I just pitched my first Saison, using WLP 565 24 hours ago. Bubbling nicely. I'm worried about diacetyl, am I paranoid? Aroma section of the beer judging style guide says "no diacetyl" in the aroma section for Saisons.

Has anyone had a Diacetyl problem with any of the yeasts from white labs below?

2 Answers 2


As long as your yeast is healthy and abundant and you're not cold-crashing the beer as soon as fermentation tails off, you'll be fine. I've fermented with a number of Saison and Belgian strains (though I can't remember which off the top of my head) and I've never had any problems with diacetyl. Also, basically any strain that's known to produce diacetyl in over-abundance will say so on its spec sheet.

The elevated temperature many Belgians ferment at is actually a boon to yeast's reduction of diacetyl to flavor-neutral compounds after primary. Also, most Belgians are medium to medium-low flocculators (highly flocculent yeast tends to leave more diacetyl around). More yeast in suspension = more power to reduce diacetyl post-fermentation. To be safe, there's really no reason not to just let your beers sit for a week at primary temperature after fermentation is done to make extra sure all the D is gone. A small, virtually risk-free step you can take to ensure good beer.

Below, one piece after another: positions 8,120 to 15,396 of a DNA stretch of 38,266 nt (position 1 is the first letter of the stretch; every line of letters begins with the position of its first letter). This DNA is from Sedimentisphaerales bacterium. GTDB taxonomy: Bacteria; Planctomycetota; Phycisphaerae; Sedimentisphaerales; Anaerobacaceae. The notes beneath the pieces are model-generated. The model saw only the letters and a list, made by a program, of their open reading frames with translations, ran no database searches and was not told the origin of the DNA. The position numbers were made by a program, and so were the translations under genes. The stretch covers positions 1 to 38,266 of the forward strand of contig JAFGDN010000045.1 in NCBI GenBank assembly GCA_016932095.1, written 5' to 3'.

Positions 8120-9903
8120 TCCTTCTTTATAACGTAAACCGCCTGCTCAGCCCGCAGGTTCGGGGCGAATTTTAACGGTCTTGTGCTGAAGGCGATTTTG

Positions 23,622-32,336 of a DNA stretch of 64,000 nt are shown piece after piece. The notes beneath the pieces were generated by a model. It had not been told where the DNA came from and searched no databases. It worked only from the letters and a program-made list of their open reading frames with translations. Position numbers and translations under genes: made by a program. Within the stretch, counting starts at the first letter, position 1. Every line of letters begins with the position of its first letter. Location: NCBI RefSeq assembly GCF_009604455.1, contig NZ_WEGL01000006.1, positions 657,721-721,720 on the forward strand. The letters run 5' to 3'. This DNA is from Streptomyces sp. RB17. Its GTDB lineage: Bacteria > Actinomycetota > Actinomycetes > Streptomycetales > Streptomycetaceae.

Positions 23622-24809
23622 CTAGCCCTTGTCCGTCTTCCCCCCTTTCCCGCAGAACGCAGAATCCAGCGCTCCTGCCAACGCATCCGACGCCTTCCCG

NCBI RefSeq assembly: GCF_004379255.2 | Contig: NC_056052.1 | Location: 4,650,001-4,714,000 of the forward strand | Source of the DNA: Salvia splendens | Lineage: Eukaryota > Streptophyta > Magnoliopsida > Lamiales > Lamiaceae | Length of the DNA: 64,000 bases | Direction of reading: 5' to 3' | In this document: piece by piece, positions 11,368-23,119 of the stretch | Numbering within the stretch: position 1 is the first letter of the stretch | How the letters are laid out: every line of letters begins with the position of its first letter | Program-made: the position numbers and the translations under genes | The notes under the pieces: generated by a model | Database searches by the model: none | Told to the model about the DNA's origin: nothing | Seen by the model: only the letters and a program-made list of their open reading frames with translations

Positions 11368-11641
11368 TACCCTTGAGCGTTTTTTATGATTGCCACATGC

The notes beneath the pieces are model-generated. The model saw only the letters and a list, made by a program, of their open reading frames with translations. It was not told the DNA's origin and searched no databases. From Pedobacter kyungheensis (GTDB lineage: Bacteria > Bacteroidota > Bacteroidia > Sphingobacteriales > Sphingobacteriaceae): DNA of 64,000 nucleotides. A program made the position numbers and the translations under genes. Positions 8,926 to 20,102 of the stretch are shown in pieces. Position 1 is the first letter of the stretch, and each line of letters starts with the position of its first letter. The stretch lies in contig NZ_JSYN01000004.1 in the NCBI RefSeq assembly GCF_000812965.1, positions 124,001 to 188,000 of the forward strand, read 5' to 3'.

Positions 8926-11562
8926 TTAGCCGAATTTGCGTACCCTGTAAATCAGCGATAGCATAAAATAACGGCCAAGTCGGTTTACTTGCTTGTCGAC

As far as I'm concerned the 'No diacetyl' comment should be applied universally (if you read a lot of BJCP guidelines, you'll see it so many times you'll stop even noticing it). Luckily, provided you follow the general practices of good fermentation, it's really one of the easiest off-flavors to avoid with pretty much any ale yeast.


My co author, Drew Beechum, is pretty much recognized as the master of saison. In our book "Experimental Homebrewing" he writes about 565 and how temprementl it can be. For one thing, you need to raise the temp into the 80s after the first couple weeks in order to get the yeast to finish. That will clean up a lot of the diacxetyl. Most surprisingly, it's incredibly sensitive to the smallest amount of back pressure, which will cause it to stall. To combat that, he ferments open at first, then just covers the fermenter loosely with AL foil. Anything that causes the yeast to stop working will prevent it from cleaning up diacetyl. All of this info is on pg. 123-127 of "Experimental Homebrewing".

  • my wlp565 has quickly trashed my airlock, and i'm going for a 3/8" tube into a bucket of vodka, with the bucket of vodka placed above the fermenter for easiest co2 release. Feb 8, 2015 at 21:19
  • purchased and this guys question for permanent blow off setup. Feb 8, 2015 at 21:21

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